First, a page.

TWG's MacKenzie tests Rajar alternative Radiocontrol

LONDON - Kelvin MacKenzie's The Wireless Group is to challenge Rajar's monopoly on radio audience assessment by commissioning a rival three-year survey using electronic measurement devices.

In recent years, MacKenzie, The Wireless Group's chairman and chief executive, has been a vocal critic of Rajar's current diary-based measurement technique. He claims it robs certain stations of ad revenue by misreporting their audience size.

To back up his claims, the radio group, which owns the national station TalkSPORT, has announced a three-year deal with the international market researcher Gfk, which will commission a survey of radio listening using the Radiocontrol measurement system.

Radiocontrol, which is owned by Gfk, has developed an electronic wristwatch that records the listening habits of the wearer for a week. By audio-matching the watch's recording against the output of the monitored radio stations, the wearer's preferences can be identified.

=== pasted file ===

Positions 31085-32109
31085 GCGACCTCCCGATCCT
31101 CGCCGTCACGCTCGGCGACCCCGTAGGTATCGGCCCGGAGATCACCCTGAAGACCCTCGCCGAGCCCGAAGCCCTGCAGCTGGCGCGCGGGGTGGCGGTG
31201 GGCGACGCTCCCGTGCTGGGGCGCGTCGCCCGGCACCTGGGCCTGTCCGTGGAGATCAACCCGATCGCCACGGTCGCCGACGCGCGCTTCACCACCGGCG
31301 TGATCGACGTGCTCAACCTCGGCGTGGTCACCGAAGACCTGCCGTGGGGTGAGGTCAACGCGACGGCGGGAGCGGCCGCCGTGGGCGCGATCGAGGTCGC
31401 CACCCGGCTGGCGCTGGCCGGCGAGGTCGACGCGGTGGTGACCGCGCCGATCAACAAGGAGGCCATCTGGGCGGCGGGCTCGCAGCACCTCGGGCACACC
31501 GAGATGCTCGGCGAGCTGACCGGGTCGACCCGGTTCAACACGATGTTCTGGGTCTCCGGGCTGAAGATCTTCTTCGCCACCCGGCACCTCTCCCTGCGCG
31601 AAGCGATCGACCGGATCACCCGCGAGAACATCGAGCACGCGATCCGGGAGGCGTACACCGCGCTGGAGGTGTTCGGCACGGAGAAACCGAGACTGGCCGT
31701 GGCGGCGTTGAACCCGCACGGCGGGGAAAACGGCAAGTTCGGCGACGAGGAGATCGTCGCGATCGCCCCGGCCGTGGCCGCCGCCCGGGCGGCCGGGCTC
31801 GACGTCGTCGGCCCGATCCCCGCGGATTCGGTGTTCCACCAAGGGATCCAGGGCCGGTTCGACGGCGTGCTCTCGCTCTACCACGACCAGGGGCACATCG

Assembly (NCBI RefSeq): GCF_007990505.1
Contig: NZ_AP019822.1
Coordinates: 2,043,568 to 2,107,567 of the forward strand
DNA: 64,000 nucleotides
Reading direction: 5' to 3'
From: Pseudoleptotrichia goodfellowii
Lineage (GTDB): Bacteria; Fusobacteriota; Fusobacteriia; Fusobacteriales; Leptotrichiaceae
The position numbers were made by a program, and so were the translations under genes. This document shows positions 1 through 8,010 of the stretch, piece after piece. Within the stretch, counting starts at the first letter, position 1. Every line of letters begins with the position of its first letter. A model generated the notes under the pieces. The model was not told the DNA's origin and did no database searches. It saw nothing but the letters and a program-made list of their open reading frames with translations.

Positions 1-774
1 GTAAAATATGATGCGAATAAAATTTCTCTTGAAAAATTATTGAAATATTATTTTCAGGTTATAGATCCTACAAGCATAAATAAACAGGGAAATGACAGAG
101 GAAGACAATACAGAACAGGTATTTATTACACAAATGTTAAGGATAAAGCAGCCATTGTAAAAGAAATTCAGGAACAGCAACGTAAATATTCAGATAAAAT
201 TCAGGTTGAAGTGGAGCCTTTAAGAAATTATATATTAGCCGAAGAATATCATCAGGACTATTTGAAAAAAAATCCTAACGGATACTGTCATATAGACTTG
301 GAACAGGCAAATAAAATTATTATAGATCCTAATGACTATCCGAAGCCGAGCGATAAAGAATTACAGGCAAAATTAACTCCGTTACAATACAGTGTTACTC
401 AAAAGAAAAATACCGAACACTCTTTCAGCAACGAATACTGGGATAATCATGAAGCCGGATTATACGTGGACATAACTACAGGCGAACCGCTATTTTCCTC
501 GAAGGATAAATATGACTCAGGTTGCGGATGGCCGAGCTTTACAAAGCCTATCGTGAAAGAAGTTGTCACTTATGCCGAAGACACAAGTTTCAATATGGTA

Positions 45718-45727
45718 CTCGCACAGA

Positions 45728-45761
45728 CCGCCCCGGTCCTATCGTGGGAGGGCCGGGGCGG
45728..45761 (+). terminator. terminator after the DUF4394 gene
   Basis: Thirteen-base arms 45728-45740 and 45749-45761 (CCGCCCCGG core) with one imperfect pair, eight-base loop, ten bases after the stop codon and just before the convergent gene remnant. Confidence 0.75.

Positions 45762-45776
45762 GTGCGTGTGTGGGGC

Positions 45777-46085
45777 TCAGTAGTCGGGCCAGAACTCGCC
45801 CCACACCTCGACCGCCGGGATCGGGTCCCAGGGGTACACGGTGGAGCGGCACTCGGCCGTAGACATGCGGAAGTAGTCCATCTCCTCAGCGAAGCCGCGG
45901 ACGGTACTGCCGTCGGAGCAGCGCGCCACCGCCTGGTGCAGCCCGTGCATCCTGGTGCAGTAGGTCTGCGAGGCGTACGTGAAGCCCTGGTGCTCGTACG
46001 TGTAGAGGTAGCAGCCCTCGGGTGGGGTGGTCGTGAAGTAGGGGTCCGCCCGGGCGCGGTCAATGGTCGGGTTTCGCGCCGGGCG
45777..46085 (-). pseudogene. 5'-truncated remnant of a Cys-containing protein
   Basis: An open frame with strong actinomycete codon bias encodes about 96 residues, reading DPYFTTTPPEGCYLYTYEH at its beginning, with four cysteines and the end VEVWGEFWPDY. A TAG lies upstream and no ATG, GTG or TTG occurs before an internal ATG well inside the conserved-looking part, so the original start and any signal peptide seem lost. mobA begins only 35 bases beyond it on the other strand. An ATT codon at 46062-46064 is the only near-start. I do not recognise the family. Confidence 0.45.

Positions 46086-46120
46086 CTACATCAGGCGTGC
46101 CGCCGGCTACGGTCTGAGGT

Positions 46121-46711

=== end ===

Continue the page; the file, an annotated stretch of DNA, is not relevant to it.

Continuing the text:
The survey will begin on March 3. Audiences of the five national BBC analogue stations and the three national commercial analogue stations -- Classic FM, Virgin Radio and TalkSPORT -- will be measured in the survey. The results will be published on a monthly basis beginning in mid-June, and will be based on a sample of more than 1,900 respondents.

Ten London radio stations will also be monitored, and the first results from that will be published on a monthly basis from mid-September.

MacKenzie commented: "In essence, watches are a mobile version of Barb, which has supplied stats for the TV industry for the past 20 years. The Wireless Group will continue as a member of Rajar for the foreseeable, but not indefinite, future."

In autumn 2002, The Wireless Group completed two three-month tests of the Radiocontrol measurement system -- one in the Slough, Windsor and Maidenhead area, the other in Bolton, Bury and Prestwich.

While MacKenzie isn't alone in doubting the reliability of the Rajar system, he has been criticised for being too quick to favour the Radiocontrol system over its electronic rival, the Arbitron pager system.

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